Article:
THE EDITORS’ VIEW
Sometimes solutions to genealogical problems seem to appear out of nowhere, unexpectedly breaking down longstanding brick walls. When this happens, some will say their long-dead ancestors are leading them to the right answers. Others will say it’s a lucky coincidence, that “Luck is what happens when preparation meets opportunity.”1
It doesn’t matter whether you believe in ancestors guiding your research or just plain good luck. That debate is for another forum. What matters here is that when information falls into the researcher’s lap, even the most experienced, highly analytical practitioner is tempted to suspend reason and accept it as the truth. It looks right. All the pieces fit. Surely it’s correct—or so we want to think.
In this issue the skilled and highly respected genealogist Donn Devine, CG, admits he faced just such a temptation. Based on the information he had on his Falk ancestry, he knew he should look for his problem family in Westphalia. But where? That search would involve a time-consuming foray through records of every Jewish community there, looking for a family matching the information he had gathered. Then suddenly the answer was in front of him, thanks to serendipitous events. Could it really be that simple?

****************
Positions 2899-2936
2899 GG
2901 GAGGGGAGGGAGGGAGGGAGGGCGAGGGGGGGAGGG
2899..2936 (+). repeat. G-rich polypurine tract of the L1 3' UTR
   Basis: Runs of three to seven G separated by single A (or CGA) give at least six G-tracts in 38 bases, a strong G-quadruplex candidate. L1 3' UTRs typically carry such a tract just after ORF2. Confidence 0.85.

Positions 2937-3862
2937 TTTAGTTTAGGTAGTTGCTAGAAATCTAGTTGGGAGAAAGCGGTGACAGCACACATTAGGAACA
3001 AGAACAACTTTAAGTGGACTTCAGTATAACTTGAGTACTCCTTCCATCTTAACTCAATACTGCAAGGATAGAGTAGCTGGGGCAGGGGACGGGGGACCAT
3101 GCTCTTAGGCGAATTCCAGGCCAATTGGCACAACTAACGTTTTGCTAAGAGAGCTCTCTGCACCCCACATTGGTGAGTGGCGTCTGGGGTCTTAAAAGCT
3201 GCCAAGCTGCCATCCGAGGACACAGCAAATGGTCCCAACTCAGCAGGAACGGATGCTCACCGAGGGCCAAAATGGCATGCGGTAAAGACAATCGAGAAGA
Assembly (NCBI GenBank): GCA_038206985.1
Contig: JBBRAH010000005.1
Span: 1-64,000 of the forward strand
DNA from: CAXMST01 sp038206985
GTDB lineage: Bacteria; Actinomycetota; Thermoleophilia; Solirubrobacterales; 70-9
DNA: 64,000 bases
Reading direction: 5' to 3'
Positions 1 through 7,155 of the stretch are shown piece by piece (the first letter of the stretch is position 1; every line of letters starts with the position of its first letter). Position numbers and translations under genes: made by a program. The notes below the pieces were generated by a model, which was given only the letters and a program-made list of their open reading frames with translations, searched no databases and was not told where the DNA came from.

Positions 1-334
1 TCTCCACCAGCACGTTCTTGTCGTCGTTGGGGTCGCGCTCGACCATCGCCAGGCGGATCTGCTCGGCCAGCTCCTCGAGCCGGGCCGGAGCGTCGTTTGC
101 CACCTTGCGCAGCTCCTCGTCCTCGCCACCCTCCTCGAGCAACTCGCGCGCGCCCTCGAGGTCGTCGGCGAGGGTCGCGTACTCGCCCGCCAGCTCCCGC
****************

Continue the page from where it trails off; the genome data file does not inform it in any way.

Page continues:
Some genealogists might stop at this point and accept the finding at face value. Not Donn Devine. An experienced researcher with exceptional analytical skills, he knew he must scrutinize every aspect of the problem. Recognizing that his proposed solution must meet the Genealogical Proof Standard (GPS),2 he carefully considered whether his serendipitous find, coupled with other evidence, satisfied the requirement that the search be reasonably exhaustive.
Researchers often struggle with the concept of “enough.” How many sources must be examined before a conclusion may be stated with confidence? Simply stated, it depends. Donn’s article on the Falks presents us with a rare opportunity to watch an expert at work as he wrestles with the factors that determine “enough.” Is that village-by-village search of Jewish records in Westphalia still necessary? Or is the gathered evidence and subsequent analysis sufficient?
Studying the lives of our ancestors can be emotional. When a chance finding materializes after years of research, excitement may temporarily overwhelm reason. The GPS reminds us to dissect all the evidence—including that which comes to us out of the blue—with scrupulous attention to detail. It provides us with a road map to evaluate the soundness of a proposed solution. So bring on the lucky finds. If we understand and use the principles of the GPS, we’ll be ready.
Laura Murphy DeGrazia, CG, FGBS
Karen Mauer Green, CG, FGBS
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THE NEW YORK
Genealogical and Biographical Record
VOLUME 144 January 2013 NUMBER 1